The works which St. Nilus hath left us were in great request amongst the ancients, and as Photius justly remarks,1 demonstrate the excellent perfection of his virtue, and his great talent of eloquence.2 In his treatise, On the Monastic Life, he observes that Christ came from heaven to teach men the true way of virtue and wisdom, to which all the sages of the ancients were strangers. He adds, that the first Christians imitated their master in all things; but that this primitive zeal being cooled, some persons took a resolution to abandon the perplexing business of the world, and renounced riches and pleasures, the better to apply themselves to the exercise of all virtues, and to curb their passions. But that this state, so holy in its original, had then so much degenerated, that many professors of it disgraced it by their irregularities. These disorders he censures with great fervour and acuteness, in this and his other ascetic works, in which he strongly recommends voluntary poverty, obedience, concord, and humility. In his book on prayer, a work particularly admired by Photius, many excellent maxims are laid down. The saint recommends, that we beg of God, in the first place, the gift of prayer, and entreat the Holy Ghost to form in our hearts those pure and ardent desires which he has promised always to hear, and that he vouchsafe to teach us interiorly to pray: this holy doctor will have us only to ask of God, that his will be done in the most perfect manner. To persons in the world, he inculcates temperance, humility, prayer, contempt of the world, continual meditation on death, and the obligation of giving large alms. The saint was always ready to communicate to others his spiritual science. For, in the tranquillity of his solitude, he had learned to know God in a manner in which he is not known in the tumult of the world, and to taste the sweets of his peace. What proficiency he had made in the maxims of an interior life, and in the study of the holy scriptures, and how much he was consulted by persons of all ranks, appear from the great number of his letters, which are still extant. They are short but elegant, and written with spirit and vehemency, especially when any vice is the theme. By an express treatise, he endeavours to show the state of anchorets or hermits to be preferable to that of religious who live in communities in cities, because the latter find it more difficult to preserve their virtue and recollection, and to subdue their passions; but he must speak of hermits, who have been first well exercised under some experienced master, and he takes notice that hermits have their particular difficulties and great trials. This he himself had experienced by violent interior temptations and troubles of mind with which the devil long assaulted him; but he overcame them by assiduous reading, prayer, singing of psalms, frequent genuflexions, patience, the practice of humility, and the sign of the cross, with which he armed himself upon the sudden appearance of an enemy.3 The same arms he recommends to others under the like temptations.4 He lays down excellent rules against all vices in his treatises, On Evil Thoughts, On Vices, and On the Eight Vicious Thoughts or Capital Sins, on which he says excellent things, especially on the dangers of vain glory and sloth. Who would not have thought that St. Nilus, by forsaking the world, was out of the reach of exterior trials and afflictions: yet, in the wilderness, he met with the most grievous. The Saracens making an inroad into the deserts of Sinai, massacred a great number of the monks, and finding Theodulus, our saints son, in a certain monastery, they carried him away captive with several others. The anxious father sought him on every side, and fell himself into the hands of the invaders, but soon procured his liberty. At length he found his son at Eleusa, with the bishop of that city, who had ransomed him out of charity. The good prelate with joy restored him to his father, whom he obliged to receive the holy order of priesthood at his hands.5 Nilus was then fifty years old. He lived to a very great age, and died in the reign of the emperor Martian. His love of obscurity followed him to the grave, so that the year and circumstances of his happy death are concealed from us. His remains were brought to Constantinople in the reign of Justin the Younger, and deposited in the church of the apostles there. On St. Nilus see the accurate Leo Allatius, Diatriba de Nilis et eorum scriptis, in the end of his epistles; Fabricius, Bibl. Gr. ad Leon. Allat. Diatrib. de Nilis, ad calcem, vol. 5; Tillemont, t. 14; Orsi, l. 28, n. 83, 84, 85, 94; Jos. Assemani in Calend. ad 14 Jan. t. 6, p. 68.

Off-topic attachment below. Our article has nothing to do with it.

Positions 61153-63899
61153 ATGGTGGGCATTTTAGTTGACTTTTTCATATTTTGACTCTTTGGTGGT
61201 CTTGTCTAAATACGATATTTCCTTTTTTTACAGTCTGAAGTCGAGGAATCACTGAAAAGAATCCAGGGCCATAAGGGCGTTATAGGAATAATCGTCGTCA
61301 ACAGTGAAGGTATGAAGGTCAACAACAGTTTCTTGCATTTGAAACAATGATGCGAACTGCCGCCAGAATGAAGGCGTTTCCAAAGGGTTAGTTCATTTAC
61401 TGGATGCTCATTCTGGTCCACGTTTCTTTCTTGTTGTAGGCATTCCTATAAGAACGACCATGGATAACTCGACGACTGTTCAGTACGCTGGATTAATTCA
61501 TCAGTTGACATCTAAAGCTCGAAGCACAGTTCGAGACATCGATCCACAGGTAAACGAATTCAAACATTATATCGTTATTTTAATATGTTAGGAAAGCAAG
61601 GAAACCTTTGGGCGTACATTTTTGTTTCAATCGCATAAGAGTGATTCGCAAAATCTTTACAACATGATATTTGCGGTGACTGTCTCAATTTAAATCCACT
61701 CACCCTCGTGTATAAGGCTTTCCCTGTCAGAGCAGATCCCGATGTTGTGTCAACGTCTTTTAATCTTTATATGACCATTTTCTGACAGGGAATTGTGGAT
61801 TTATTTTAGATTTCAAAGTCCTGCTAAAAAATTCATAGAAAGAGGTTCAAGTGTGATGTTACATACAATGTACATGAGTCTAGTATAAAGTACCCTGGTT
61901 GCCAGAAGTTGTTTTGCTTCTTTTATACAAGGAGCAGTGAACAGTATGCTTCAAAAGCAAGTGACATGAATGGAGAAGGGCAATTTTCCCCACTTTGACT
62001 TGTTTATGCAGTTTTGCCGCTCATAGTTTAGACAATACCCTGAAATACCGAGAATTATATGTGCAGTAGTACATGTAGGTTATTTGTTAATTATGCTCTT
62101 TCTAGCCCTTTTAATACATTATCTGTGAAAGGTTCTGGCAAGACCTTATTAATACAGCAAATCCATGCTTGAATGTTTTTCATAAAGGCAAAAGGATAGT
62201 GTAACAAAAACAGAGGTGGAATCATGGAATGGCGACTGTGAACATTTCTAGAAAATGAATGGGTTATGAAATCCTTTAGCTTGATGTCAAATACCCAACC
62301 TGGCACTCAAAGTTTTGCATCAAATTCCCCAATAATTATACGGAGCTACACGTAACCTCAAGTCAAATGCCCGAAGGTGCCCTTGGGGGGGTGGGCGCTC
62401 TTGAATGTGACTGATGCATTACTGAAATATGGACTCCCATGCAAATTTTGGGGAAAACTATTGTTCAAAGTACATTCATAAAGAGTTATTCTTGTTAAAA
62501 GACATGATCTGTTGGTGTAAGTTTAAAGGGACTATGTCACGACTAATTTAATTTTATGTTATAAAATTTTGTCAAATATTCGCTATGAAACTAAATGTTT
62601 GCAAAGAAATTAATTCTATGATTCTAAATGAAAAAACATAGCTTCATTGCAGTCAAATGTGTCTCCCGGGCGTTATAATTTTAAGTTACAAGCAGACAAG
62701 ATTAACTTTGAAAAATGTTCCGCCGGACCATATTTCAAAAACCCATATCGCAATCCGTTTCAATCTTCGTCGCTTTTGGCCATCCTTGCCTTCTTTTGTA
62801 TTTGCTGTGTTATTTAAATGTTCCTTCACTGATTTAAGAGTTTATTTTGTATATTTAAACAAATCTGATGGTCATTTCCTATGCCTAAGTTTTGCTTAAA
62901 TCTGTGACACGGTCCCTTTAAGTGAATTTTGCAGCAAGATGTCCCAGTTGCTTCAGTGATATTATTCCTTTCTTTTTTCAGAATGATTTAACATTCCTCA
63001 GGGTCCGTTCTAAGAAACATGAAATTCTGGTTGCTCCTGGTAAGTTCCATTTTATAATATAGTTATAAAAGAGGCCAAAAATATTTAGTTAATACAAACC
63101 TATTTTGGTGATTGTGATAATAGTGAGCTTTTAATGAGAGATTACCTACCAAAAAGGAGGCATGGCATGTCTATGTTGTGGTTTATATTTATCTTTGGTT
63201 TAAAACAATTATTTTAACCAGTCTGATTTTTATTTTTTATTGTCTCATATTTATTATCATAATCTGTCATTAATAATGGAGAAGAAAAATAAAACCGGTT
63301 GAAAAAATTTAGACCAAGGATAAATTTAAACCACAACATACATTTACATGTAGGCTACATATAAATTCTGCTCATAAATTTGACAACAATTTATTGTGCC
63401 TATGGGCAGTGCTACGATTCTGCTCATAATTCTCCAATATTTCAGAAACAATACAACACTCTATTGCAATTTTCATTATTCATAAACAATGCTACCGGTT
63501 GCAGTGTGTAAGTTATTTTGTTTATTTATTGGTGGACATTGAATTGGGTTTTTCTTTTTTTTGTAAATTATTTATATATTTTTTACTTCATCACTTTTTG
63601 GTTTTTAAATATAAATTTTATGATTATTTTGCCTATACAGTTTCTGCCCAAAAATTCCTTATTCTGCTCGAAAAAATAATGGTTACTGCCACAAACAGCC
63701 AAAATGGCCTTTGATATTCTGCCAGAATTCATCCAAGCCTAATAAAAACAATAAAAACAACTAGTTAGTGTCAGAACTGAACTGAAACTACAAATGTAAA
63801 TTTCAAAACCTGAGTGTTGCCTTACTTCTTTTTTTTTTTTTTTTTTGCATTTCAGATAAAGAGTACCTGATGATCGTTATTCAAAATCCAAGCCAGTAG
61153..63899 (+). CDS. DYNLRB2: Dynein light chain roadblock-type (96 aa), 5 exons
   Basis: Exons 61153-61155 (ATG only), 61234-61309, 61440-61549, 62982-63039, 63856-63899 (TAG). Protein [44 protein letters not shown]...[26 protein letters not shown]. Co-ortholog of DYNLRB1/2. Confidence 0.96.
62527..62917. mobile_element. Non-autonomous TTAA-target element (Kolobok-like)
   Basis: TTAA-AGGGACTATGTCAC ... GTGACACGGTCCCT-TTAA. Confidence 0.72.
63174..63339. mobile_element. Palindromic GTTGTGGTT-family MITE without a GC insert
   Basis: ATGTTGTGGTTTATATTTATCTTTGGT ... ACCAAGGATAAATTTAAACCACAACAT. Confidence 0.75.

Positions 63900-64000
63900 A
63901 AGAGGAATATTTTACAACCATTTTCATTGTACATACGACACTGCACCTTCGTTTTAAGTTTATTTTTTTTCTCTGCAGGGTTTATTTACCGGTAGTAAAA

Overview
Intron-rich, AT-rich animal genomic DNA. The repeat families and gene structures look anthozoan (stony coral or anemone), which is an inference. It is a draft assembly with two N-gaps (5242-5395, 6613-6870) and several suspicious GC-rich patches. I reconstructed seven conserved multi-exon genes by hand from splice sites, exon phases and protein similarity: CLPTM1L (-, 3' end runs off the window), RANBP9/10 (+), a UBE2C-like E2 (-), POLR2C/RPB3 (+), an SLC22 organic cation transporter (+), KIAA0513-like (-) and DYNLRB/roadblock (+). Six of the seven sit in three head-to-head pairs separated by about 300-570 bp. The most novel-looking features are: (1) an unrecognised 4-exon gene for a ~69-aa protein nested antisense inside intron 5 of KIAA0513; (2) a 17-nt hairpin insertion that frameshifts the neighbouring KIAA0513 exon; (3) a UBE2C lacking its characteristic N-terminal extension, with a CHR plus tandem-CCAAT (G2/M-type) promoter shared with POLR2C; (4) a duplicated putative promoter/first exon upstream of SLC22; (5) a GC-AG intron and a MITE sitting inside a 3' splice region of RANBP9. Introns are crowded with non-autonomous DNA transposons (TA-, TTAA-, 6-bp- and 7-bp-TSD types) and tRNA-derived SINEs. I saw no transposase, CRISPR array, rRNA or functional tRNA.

Note 2. The works of St. Nilus, without his letters, were published at Rome in 1673, by Joseph-Maria Suarez. F. Peter Poussines, Jesuit, published his letters to the number of 335, in quarto, at Paris, in 1657. Leo Allatius hath printed a much greater number in four books, at Rome, in 1668, folio. The saint frequently admonishes priests not to be too harsh in receiving sinners; and relates that, in the time of the apostles, a bishop called Carpus was rebuked by Christ in a vision, for using too much rigour towards penitents: (l. 2, ep. 190, et ep. 64, l. 4, recited in the second council of Nice:) he blames the Lord Olympiodorus, to whom this letter is addressed, that he had caused the shapes of beasts and other strange forms to be painted upon the walls of the church; and tells him, that we may only paint the cross in the chancel, and round the church place pictures of the Old and New Testament, that those who cannot read may learn the history of the Bible. The Iconoclasts had falsified this passage by putting it, may white over the walls, instead of, may paint, &c. He tells us, (l. 1, ep. 294,) that St. Chrysostom, celebrating the divine mysteries, saw angels attending the priests at the distribution of the adorable body and blood of Jesus Christ. [back]